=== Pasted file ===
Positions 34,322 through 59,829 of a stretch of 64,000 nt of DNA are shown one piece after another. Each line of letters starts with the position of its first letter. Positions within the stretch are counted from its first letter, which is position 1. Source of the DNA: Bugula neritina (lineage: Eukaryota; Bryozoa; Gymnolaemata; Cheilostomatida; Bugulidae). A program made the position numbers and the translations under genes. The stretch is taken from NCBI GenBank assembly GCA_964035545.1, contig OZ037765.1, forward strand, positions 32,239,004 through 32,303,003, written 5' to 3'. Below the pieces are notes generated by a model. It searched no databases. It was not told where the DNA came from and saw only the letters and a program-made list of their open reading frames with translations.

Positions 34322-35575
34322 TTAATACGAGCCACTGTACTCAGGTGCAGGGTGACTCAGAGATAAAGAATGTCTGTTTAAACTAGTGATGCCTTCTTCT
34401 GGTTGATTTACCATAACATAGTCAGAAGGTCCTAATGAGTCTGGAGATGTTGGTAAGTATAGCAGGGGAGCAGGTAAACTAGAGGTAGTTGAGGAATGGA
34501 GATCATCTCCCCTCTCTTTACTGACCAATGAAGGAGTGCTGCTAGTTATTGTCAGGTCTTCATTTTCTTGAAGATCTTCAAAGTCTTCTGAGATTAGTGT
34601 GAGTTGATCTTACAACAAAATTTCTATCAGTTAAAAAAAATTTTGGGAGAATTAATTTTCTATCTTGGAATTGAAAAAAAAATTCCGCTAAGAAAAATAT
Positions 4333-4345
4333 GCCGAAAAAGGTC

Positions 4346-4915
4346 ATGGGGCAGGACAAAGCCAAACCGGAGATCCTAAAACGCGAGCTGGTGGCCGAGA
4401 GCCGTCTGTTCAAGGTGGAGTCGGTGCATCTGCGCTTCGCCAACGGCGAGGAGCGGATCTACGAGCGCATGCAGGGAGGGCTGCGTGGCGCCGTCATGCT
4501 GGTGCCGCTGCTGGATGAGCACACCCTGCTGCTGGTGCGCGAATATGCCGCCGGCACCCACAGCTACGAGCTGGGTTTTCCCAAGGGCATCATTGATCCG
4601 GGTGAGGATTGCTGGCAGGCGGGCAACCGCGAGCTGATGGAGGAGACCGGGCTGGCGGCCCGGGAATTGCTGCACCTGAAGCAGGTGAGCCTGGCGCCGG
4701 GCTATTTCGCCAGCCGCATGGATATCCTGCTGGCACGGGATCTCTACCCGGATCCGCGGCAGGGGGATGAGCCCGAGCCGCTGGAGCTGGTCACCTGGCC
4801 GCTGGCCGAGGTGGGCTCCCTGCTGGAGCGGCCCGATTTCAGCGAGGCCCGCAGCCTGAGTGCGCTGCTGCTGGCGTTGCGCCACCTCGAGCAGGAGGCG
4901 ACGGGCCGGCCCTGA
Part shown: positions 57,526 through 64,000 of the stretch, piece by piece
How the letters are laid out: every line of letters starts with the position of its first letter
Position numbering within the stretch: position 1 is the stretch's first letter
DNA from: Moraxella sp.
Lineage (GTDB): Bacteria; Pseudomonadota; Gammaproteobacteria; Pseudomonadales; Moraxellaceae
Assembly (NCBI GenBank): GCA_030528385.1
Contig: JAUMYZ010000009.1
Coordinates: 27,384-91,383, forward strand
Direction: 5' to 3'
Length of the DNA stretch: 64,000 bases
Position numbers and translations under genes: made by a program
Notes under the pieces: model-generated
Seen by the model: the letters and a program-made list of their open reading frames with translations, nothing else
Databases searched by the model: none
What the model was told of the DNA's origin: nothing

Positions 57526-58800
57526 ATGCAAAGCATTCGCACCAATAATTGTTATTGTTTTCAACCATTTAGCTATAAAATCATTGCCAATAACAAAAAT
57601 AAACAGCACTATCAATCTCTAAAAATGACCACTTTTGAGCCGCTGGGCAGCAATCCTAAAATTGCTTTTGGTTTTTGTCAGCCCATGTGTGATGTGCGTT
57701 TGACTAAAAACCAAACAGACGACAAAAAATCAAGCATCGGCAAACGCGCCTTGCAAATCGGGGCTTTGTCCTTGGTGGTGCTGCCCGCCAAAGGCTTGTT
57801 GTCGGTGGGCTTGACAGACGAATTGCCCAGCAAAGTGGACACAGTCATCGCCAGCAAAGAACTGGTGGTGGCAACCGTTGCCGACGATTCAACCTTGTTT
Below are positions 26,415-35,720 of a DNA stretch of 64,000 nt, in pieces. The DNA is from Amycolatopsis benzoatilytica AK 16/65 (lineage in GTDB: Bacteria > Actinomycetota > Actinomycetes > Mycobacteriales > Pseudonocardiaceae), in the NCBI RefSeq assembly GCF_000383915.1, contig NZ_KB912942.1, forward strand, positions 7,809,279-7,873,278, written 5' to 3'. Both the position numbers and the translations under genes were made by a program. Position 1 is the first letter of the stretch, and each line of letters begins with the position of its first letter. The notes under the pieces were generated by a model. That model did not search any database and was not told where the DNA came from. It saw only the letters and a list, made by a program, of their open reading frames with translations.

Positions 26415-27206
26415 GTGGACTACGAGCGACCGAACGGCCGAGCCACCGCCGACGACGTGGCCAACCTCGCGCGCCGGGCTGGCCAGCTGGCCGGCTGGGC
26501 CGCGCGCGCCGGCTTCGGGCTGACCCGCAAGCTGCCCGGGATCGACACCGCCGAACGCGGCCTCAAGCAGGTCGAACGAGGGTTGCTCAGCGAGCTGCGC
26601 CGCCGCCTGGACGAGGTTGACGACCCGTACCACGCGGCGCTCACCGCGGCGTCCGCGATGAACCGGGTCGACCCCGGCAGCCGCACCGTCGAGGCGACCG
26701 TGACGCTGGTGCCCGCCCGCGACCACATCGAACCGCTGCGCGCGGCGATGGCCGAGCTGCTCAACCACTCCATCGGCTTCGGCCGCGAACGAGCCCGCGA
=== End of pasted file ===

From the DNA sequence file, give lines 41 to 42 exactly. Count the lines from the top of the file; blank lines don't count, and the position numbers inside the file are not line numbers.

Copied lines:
26601 CGCCGCCTGGACGAGGTTGACGACCCGTACCACGCGGCGCTCACCGCGGCGTCCGCGATGAACCGGGTCGACCCCGGCAGCCGCACCGTCGAGGCGACCG
26701 TGACGCTGGTGCCCGCCCGCGACCACATCGAACCGCTGCGCGCGGCGATGGCCGAGCTGCTCAACCACTCCATCGGCTTCGGCCGCGAACGAGCCCGCGA